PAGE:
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Resource Assessment and Conservation Engineering

Field Videos

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Nets and Codends

Video clips:   1 |  2 |  3 |  4 |  5 |  6


The first four clips here show the Poly Nor'eastern trawl net, a standard net that is commonly used in RACE field operations. Clips 1 and 2 show net deployment, while clips 3 and 4 show net retrieval with a rather small catch. The high-opening Poly Nor'eastern is used in Gulf of Alaska, Aleutian Islands, and Pacific West Coast shelf surveys. The net is constructed with polyethylene mesh and is outfitted with different footrope types specific to seafloor characteristics. The net is built and rigged with a 27.2 meter headrope and a 37.4 meter footrope. Floats along the headrope hold the net open vertically. The net has 127mm stretched mesh (which is orange in these clips) and the codend is 89mm stretched mesh with a 32mm stretched mesh codend liner (which is usually black or green). The codend and its liner, shown in clips 5 and 6, is essentially the business end of the net proper. Fish collect in the codend and are emptied on a sorting table, or on the trawl alley of the vessel, after a quick undoing of the zipper knot.



Trawl Doors

Video clips:   1 |  2 |  3


These three clips are footage of trawl doors. Clips 1 and 2 show the doors during net deployment, and clip 3 is underwater footage of a door planing through abyssal waters. Trawl doors are like heavy underwater kites that spread the trawl net open during the tow. There are two sizes of steel V-doors used in groundfish surveys. These clips show the standard 6 X 9 foot steel V-door used on the upper continental slope survey. This door has a 4-point bridle on its backside made with 13mm link chain, having 33 links forward and 22 links aft in both the top and bottom, and is fished at 2 knots. The Gulf of Alaska and Aleutian Islands surveys also use the 6 X 9 foot doors but require a 2-point bridle because the nets are towed at a faster speed (3 knots). The second size trawl door, the 5 X 7 foot door, is used only on the West Coast shelf survey.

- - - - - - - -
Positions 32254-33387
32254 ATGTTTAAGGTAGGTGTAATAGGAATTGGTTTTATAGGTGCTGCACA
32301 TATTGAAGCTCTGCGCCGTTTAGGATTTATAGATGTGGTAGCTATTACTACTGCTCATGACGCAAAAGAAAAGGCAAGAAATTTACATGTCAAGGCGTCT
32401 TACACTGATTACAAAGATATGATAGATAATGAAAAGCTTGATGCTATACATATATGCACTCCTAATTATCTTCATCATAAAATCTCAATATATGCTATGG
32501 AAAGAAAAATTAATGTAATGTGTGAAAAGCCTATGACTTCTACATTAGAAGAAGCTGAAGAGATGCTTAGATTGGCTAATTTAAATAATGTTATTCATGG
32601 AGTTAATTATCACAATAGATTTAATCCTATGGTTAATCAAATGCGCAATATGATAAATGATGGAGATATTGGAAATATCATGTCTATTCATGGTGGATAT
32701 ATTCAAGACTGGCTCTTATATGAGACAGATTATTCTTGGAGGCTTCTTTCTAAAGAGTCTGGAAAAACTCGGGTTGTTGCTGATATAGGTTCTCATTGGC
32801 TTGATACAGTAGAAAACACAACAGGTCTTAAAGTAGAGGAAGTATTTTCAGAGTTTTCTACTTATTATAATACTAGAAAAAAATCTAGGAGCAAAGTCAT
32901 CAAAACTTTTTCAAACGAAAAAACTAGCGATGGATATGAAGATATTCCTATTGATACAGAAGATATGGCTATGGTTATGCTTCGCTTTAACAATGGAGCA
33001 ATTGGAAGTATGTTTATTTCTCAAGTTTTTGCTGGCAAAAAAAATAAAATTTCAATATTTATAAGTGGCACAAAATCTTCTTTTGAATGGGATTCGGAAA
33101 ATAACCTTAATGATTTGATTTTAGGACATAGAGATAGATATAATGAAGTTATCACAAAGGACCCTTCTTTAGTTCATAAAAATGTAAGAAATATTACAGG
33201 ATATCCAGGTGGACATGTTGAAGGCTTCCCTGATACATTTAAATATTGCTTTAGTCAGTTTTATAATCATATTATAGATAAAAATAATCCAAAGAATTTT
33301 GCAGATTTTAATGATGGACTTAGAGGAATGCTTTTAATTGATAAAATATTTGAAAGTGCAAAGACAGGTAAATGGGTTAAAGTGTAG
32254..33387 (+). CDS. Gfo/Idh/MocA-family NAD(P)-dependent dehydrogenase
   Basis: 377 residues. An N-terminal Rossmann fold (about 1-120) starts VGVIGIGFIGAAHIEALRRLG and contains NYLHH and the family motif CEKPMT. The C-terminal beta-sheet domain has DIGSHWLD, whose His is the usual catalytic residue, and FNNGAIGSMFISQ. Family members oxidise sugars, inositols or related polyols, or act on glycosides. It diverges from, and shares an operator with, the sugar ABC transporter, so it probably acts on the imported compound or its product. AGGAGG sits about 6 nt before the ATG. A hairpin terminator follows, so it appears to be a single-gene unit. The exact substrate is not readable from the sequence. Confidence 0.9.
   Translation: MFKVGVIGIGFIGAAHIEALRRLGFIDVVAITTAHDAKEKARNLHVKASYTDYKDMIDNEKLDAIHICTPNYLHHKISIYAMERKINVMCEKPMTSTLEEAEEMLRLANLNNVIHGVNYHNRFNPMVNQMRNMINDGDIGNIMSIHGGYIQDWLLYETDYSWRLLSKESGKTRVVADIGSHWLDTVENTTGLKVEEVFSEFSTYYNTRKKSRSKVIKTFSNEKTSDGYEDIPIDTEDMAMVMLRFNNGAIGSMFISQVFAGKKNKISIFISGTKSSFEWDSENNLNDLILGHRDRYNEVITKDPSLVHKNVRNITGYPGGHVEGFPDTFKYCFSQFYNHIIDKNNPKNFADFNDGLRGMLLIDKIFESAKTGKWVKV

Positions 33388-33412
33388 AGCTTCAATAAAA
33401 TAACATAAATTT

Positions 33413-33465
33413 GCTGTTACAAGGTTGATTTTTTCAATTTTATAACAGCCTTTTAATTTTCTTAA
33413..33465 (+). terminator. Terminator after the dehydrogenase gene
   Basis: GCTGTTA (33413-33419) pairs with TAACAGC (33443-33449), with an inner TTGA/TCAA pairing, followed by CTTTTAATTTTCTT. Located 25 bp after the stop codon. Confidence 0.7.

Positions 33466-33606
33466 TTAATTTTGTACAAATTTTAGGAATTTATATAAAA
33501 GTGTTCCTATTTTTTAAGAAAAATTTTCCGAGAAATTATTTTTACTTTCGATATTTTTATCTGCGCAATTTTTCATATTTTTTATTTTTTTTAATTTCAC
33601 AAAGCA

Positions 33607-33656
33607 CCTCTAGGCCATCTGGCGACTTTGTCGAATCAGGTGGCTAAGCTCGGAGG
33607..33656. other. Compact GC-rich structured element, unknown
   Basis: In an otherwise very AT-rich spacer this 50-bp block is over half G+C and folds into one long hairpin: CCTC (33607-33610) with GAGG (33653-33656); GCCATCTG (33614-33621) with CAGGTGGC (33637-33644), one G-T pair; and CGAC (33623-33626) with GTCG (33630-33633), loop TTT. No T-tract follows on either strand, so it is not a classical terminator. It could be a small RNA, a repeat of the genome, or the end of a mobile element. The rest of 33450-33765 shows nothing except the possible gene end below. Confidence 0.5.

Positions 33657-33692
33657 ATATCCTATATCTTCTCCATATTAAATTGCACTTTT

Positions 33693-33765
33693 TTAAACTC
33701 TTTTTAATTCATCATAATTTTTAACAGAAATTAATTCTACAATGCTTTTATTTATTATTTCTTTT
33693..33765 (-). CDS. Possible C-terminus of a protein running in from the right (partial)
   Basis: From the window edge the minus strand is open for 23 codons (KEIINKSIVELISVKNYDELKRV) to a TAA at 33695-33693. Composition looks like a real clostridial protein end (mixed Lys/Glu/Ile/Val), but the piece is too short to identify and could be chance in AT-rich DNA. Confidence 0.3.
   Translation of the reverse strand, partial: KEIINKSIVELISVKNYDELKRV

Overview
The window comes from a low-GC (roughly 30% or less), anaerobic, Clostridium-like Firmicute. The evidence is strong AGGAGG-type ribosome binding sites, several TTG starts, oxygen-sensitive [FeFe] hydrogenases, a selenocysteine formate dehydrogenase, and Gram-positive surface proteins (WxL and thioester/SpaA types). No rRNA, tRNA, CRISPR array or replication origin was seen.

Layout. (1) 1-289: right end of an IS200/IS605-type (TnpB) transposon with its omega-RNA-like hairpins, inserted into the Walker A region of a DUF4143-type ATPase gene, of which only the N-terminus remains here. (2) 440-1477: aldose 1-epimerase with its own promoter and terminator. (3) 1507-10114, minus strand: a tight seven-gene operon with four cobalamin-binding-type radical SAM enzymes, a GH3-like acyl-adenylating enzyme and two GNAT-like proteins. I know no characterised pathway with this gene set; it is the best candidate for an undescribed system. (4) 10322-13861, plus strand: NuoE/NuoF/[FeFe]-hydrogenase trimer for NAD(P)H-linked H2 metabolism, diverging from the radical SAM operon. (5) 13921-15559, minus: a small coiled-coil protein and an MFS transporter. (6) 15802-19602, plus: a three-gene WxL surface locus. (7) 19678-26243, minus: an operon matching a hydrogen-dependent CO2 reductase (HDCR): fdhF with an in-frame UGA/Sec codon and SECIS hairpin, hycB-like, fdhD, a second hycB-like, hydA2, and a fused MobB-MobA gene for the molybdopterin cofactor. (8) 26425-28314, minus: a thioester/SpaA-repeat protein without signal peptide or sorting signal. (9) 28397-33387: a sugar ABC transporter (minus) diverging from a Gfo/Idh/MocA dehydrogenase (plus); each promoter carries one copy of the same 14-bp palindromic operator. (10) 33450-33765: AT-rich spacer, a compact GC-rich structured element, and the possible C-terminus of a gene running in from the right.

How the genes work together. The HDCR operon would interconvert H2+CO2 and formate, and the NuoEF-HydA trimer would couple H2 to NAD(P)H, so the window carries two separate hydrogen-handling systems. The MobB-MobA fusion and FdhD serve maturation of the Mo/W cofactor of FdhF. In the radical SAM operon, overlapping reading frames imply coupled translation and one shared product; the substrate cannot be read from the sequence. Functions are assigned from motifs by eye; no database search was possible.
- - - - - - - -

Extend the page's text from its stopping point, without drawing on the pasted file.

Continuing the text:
Ship Winches

Video clips:   1 |  2 |  3


These clips provide footage of the winches used to deploy and retrieve trawl nets. Winches are powerful hydraulic spools, fixed to the vessel's deck, and wound with 2,200 meters of cable for trawling to depths of 1,300 meters, accounting for trawl angle. Over 1 mile of cable can be let out for deep tows. Tension on this system during a trawl is tremendous due to the 14,000 pounds of cable each winch holds, plus the drag of a potentially full net and trawl doors.

» Trawl Sweep Modifications Video: All clips
  Scientists with the AFSC's Midwater Assessment and Conservation Engineering (MACE) program compared the effects of conventional and modified sweeps (herding cables ahead of the trawl net) on sessile invertebrates. These videos were taken at four study sites on the eastern Bering Sea shelf. A seafloor sled with both sonar and video sensors was then towed across the parallel trawl tracks at several points to compare the condition of seafloor animals in areas affected by these different gears.

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